by Marc Morial, President and CEO National Urban League
Last week, 400,000 poor and underserved Louisianans, many them people of color, were shut out of potentially life-saving health insurance under the Affordable Care Act (ACA).
A Louisiana House health committee voted down a measure that would have forced Governor Bobby Jindal to opt into the Medicaid expansion provision of ACA that is being subsidized by the federal government to cover vulnerable communities. Even more discouraging was the unfortunate reality that the vote was right along party lines. Is it too much to ask to keep partisanship out of our health care? I certainly hope not.
Gov. Bobby Jindal made it perfectly clear that he won’t accept federal funding to expand Medicaid. As he appears to be more focused on positioning for his own political future, this is coming at a huge cost to Louisianans.
Louisiana has the second-highest rate of uninsured adults in the country. Many people — especially women and African Americans — in the state lack access to basic health care. In fact, the American Congress of Obstetricians and Gynecologists estimates that of Louisiana’s 64 parishes, 33 do not have a single OB/GYN.
Accepting federal dollars would mean that an estimated 398,000 more hardworking Louisianans would get basic health care when they need it, without facing devastating medical bills.
Medicaid expansion would also have the most positive impact on African Americans in the state; nearly half of those in our community who don’t have health insurance would likely gain coverage. Across the board, the percentage of uninsured in the state could actually drop by as much as 60 percent.
It would also be a huge benefit to the state’s economy. If the state doesn’t accept federal funding, it could actually cost Louisiana’s economy $15.7 billion dollars over the next decade – money that could go to job creation and supporting small businesses, the backbone of our nation’s economy.
There is no doubt that this would be life-changing for many Louisianans. More people would be able to afford preventive health care. They would be able to avoid chronic health problems, costly long-term medical care, and personal bankruptcy — especially among African Americans, who often shoulder the increased cost of health care.
Of course, Louisiana is just one example.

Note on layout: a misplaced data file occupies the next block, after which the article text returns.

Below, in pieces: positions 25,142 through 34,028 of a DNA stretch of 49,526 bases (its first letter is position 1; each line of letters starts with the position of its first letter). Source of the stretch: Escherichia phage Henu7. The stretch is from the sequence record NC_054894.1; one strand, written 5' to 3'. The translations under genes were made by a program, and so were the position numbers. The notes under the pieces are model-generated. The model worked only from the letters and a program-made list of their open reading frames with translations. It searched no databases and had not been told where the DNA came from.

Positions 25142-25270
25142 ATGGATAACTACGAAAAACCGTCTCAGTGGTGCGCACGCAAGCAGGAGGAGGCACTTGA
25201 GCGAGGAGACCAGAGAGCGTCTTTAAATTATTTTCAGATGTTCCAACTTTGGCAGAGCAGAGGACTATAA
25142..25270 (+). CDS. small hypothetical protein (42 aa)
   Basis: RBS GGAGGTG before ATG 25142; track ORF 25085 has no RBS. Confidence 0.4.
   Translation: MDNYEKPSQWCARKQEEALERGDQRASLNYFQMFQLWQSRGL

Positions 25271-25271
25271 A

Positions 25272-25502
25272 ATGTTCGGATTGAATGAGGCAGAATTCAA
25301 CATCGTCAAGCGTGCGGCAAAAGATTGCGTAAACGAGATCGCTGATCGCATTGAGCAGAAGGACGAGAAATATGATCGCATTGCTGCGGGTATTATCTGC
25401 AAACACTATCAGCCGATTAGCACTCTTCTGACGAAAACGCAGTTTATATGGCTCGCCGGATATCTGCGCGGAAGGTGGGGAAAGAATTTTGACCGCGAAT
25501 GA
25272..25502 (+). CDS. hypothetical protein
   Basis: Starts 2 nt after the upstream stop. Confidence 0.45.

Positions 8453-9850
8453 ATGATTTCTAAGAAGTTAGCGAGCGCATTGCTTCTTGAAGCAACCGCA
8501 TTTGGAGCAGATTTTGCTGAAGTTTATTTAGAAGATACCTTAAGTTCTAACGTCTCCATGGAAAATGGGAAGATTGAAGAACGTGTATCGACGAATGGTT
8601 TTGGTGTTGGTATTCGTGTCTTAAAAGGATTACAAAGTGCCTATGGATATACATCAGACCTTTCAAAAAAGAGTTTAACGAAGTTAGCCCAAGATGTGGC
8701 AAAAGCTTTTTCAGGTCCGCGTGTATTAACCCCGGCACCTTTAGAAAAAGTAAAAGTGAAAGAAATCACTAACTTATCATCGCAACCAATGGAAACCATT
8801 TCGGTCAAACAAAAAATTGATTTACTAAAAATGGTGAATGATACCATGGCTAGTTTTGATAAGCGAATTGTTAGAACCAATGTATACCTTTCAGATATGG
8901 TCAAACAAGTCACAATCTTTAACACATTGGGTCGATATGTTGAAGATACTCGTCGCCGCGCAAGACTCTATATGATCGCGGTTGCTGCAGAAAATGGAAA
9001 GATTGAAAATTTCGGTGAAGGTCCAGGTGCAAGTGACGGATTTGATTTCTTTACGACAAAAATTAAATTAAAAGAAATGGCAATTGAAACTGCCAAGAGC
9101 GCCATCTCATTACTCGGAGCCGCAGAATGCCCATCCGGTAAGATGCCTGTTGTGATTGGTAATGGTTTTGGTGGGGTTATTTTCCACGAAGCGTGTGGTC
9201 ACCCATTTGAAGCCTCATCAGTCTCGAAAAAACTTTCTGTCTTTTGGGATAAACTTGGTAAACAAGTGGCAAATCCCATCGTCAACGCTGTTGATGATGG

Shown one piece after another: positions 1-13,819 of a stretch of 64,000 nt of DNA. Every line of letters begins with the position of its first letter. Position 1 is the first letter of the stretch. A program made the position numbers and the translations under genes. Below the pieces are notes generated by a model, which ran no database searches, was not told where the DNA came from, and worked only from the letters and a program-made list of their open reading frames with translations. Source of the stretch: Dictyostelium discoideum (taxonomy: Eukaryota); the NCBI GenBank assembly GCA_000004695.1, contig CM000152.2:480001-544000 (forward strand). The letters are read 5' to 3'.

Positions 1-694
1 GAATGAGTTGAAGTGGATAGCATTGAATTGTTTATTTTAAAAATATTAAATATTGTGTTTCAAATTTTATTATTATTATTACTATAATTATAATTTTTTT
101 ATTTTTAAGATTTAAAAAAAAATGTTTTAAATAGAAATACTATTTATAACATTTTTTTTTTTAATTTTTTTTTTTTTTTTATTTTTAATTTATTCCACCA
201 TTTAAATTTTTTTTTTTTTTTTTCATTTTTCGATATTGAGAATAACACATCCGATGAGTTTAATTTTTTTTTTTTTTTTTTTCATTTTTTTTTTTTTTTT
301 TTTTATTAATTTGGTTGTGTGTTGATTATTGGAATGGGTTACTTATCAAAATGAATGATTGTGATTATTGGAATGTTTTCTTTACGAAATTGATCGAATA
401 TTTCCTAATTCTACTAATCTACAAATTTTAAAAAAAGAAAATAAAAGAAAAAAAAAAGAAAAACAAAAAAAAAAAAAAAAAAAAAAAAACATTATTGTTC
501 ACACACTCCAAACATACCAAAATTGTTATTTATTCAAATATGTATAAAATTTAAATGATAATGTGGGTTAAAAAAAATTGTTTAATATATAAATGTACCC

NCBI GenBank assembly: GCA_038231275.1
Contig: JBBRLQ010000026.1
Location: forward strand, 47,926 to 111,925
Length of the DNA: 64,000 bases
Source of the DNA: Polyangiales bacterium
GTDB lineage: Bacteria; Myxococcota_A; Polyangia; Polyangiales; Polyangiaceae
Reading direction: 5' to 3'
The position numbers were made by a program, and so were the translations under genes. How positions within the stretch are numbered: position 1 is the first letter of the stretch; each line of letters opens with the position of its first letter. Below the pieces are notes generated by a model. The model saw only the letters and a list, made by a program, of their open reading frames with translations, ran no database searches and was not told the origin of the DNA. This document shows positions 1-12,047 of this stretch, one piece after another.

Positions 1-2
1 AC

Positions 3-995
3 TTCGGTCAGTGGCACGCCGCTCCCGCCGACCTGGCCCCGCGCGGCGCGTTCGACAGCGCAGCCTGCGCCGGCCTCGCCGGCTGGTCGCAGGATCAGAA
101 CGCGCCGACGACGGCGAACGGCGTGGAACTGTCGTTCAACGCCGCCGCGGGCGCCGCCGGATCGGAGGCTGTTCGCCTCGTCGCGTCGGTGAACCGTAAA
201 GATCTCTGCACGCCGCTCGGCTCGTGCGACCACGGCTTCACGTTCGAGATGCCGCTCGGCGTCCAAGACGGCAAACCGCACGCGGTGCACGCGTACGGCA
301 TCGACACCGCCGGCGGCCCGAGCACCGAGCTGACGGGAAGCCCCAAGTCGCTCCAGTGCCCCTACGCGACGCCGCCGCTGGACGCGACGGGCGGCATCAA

Some politicians in other parts of the country continue to put their own self-interests before the hardworking families in their state. In Texas, for example, Governor Rick Perry has vowed to block Medicaid expansion. That’s especially disturbing as Texas is the only state in the country that ranks higher than Louisiana in terms of uninsured people.
I write this as someone who understands via experience – not just hypotheses and projections – the fiscal burden many local governments are facing. As the former mayor of New Orleans, a former Louisiana State Senator and current head of the National Urban League, I’ve seen how basic health care can help empower people in underserved communities.
State lawmakers have a unique opportunity to care for more people than ever before, to make their states healthier than ever before and, in the process, save their states millions of dollars. It’s a pity that Louisiana lawmakers seem determined to reject what could be a boon for the state and for its residents who have suffered enough in recent years.
Folks like Bobby Jindal and Rick Perry must act on behalf of the millions of hardworking families across the country that will benefit from this funding, rather than play politics with their health and well-being.
It’s up to lawmakers to lead on these issues, to accept federal aid to expand Medicaid and provide basic health care to millions of women and families. By doing so, they have the potential to transform their states, improve – and save – lives, and reduce taxpayer costs.
About To Be Equal
To Be Equal is a syndicated weekly column by National Urban League President Marc H. Morial, which is distributed to more than 400 newspapers and websites nationwide. Each week’s topic focuses on issues affecting both African American’s and the nation as a whole. Started in 1963 by CEO Whitney M. Young, Jr., as “The Voice of Black America,” the column was immediately picked up by major newspapers and radio stations across the country. Today, the To Be Equal column continues to present a unique insight on national and international issues.